MANUSCRIPT: These lines conclude a letter, written on 17 October 1851, to her brother Austin. ED made no line division, and the text does not appear as verse. The line arrangement and capitalization of first letters in the lines are here arbitrarily established.
Once "arbitrarily established" as a lyric in 1955, these lines attracted a number of close readings--the response a lyric often invited after the middle of the twentieth century. By 1980, the lines had circulated for a quarter of a century as "a love poem with a female speaker," which is to say that they were read according to a theory of their genre that included the idea of a fictive lyric persona.5 Feminist criticism took up the problem of metaphorical gender in the lines, and several critics placed them back into the context of the letter to Austin, but after its publication as a lyric, the lines were not again interpreted (at least in print) as anything else (though they had been published as prose in 1894, 1924, and 1931--and were again published as a poem "in prose form" in Johnson's own edition of Dickinson's letters in 1958).6
In 1998, Harvard issued a new edition of The Poems of Emily Dickinson in both variorum and "reading" versions, now more authoritative and more diplomatic, thanks to the detailed textual scholarship of R. W. Franklin. Franklin's edition does not include the end of Dickinson's 1851 letter to her brother as one of the 1,789 poems in the reading edition, but he does list it in the variorum in an appendix of "some prose passages in Emily Dickinson's early letters [that] exhibit characteristics of verse without being so written" (F, 1578). As the manuscript of the letter attests (fig. 2), the lines were indeed not inscribed metrically, though they can certainly be read as a series of the three- and four-foot lines characteristic of Dickinson. Interestingly, Franklin prints the text as a series of such lines, thus printing what has been read rather than what was written, what may be interpreted rather than what may be described--though he also marks the difference between interpretation and description by making a section in his book for poems that he does not include as poems. Is the end of Dickinson's early letter, then, after 1998, no longer "a love poem with a female speaker"? Was it never such a poem, since it was never written as verse? Was it always such a poem, because it could always have been read as verse? Or was it only such a poem after it was printed as verse? Once read as a poem, can its generic reception be unprinted? Or is that interpretation so persistent that it survives even when the passage is not described as a poem?
The many answers to these questions could be posed as statements about edition (the many ways in which Dickinson has been or could be published) or statements about composition (the many ways in which Dickinson wrote). While the fascinating historical details of Dickinson's production and reception will be central to this book, I will be primarily interested in what such details tell us about the history of the interpretation of lyric poetry (primarily in the United States) between the years that Dickinson wrote (most of the 1840s through most of the 1880s) and the years during which what she wrote has been printed, circulated, and read (from the middle of the nineteenth through the beginning of the twenty-first century). In view of what definition of poetry would Dickinson's brother have understood the end of his sister's letter to him as a poem? Did it only become a poem once it left his hands as a letter? According to what definition of lyric poetry did Dickinson's editor understand the passage as a lyric in 1955? What did Dickinson's editor in 1998 understand a lyric poem to be if it was not the passage at the end of the 1851 letter? Can a text not intended as a lyric become one? Can a text once read as a lyric be unread? If so, then what is--or was--a lyric?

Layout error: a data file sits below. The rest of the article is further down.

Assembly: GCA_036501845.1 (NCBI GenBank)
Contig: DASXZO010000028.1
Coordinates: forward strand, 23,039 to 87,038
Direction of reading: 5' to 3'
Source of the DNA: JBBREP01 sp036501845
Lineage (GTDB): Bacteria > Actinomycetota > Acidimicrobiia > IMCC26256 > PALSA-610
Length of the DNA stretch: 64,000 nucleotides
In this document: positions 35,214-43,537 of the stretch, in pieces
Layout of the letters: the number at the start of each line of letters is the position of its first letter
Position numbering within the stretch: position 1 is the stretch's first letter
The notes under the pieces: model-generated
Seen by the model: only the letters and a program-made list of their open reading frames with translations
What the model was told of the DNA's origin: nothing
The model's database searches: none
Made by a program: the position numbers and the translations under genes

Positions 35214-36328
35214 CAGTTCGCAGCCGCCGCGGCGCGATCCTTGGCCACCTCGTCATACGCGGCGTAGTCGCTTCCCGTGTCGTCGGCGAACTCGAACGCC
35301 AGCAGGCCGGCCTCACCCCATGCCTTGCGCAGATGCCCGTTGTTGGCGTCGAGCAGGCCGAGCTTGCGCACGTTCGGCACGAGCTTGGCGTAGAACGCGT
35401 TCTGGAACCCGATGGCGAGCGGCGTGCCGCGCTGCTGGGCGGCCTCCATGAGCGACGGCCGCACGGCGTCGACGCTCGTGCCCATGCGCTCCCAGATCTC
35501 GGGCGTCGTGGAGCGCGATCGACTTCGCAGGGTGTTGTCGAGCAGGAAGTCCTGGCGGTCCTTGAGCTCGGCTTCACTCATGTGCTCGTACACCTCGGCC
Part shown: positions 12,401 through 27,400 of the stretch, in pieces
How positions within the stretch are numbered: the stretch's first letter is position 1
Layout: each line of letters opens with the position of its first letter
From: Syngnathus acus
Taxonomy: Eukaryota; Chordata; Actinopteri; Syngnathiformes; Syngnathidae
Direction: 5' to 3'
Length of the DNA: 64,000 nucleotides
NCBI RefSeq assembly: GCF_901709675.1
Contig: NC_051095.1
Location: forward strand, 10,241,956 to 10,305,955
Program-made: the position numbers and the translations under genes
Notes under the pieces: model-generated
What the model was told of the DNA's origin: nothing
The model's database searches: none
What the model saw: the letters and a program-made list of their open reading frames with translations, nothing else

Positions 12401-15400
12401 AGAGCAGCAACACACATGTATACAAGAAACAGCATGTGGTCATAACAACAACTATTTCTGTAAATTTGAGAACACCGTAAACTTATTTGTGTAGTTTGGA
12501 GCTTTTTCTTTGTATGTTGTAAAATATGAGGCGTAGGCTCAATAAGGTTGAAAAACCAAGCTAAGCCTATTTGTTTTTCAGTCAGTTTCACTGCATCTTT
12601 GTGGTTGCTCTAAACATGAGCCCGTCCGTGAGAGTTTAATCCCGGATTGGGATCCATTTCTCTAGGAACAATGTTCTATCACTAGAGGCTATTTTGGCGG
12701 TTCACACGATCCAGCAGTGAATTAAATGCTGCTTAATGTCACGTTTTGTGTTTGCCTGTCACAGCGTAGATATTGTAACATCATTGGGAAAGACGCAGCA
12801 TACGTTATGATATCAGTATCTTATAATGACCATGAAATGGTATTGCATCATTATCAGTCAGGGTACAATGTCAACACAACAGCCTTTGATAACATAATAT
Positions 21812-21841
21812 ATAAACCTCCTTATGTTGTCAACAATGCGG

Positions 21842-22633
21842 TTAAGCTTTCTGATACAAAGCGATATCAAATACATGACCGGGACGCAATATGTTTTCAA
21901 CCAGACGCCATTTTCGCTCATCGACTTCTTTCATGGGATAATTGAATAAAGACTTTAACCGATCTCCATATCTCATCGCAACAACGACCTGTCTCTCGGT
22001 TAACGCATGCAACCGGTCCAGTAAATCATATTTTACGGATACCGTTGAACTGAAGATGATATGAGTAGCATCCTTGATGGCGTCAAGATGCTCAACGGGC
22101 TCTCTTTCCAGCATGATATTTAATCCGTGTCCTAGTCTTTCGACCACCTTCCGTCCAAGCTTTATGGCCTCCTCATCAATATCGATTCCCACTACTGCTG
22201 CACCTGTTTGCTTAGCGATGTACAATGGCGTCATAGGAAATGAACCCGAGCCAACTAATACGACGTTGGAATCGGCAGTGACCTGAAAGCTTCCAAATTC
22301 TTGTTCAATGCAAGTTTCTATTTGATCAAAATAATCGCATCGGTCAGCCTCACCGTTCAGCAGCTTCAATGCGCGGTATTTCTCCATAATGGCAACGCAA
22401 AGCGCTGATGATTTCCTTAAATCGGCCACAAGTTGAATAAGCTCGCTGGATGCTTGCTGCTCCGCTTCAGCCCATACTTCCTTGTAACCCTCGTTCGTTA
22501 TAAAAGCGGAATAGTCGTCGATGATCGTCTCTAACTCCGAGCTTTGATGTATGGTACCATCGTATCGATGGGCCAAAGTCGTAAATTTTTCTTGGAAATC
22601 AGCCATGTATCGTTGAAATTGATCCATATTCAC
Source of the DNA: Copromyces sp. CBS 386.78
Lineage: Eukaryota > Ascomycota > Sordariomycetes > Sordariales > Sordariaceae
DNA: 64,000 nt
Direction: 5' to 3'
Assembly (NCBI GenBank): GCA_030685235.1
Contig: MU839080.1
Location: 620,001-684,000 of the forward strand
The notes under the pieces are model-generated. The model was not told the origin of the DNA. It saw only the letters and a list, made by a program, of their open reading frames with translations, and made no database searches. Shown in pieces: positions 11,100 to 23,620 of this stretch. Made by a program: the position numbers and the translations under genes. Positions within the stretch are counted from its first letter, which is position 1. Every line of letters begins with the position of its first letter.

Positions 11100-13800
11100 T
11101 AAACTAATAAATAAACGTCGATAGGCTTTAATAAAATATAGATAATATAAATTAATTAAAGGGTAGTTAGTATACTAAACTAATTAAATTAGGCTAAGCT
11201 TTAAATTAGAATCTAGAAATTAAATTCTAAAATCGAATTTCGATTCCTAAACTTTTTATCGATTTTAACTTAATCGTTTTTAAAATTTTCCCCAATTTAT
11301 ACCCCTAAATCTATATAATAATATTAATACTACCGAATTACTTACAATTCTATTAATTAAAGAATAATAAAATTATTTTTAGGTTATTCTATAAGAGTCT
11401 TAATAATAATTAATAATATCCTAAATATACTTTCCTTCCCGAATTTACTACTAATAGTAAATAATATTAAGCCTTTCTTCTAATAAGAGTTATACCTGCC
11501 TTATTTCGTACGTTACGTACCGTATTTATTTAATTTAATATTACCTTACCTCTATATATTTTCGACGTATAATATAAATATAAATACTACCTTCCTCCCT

The argument of Dickinson's Misery is that the century and a half that spans the circulation of Dickinson's work as poetry chronicles rather exactly the emergence of the lyric genre as a modern mode of literary interpretation. To put briefly what I will unfold at length in the pages that follow: from the mid-nineteenth through the beginning of the twenty-first century, to be lyric is to be read as lyric--and to be read as a lyric is to be printed and framed as a lyric. While it is beyond the scope of this book to trace the lyricization of poetry that began in the eighteenth century, the exemplary story of the composition, recovery, and publication of Dickinson's writing begins one chapter, at least, in what is so far a largely unwritten history. As we have already begun to see, Dickinson's enduring role in that history depends on the ephemeral quality of the texts she left behind. By a modern lyric logic that will become familiar in the pages that follow, the (only) apparently contextless or sceneless, even evanescent nature of Dickinson's writing attracted an increasingly professionalized attempt to secure and contextualize it as a certain kind (or genre) of literature--as what we might call, after Charles Taylor, a lyric social imaginary.7 Think of the modern imaginary construction of the lyric as what allows the term to move from adjectival to nominal status and back again. Whereas other poetic genres (epic, poems on affairs of state, georgic, pastoral, verse epistle, epitaph, elegy, satire) may remain embedded in specific historical occasions or narratives, and thus depend upon some description of those occasions and narratives for their interpretation (it is hard to understand "The Dunciad," for example, if one does not know the characters involved or have access to lots of handy footnotes), the poetry that comes to be understood as lyric after the eighteenth century is thought to require as its context only the occasion of its reading. This is not to say that there were not ancient Greek and Roman, Anglo-Saxon, medieval, Provençal, Renaissance, metaphysical, Colonial, Republican, Augustan--even romantic and modern!--lyrics. It is simply to propose that the riddles, papyrae, epigrams, songs, sonnets, blasons, Lieder, elegies, dialogues, conceits, ballads, hymns and odes considered lyrical in the Western tradition before the early nineteenth century were lyric in a very different sense than was or will be the poetry that the mediating hands of editors, reviewers, critics, teachers, and poets have rendered as lyric in the last century and a half.8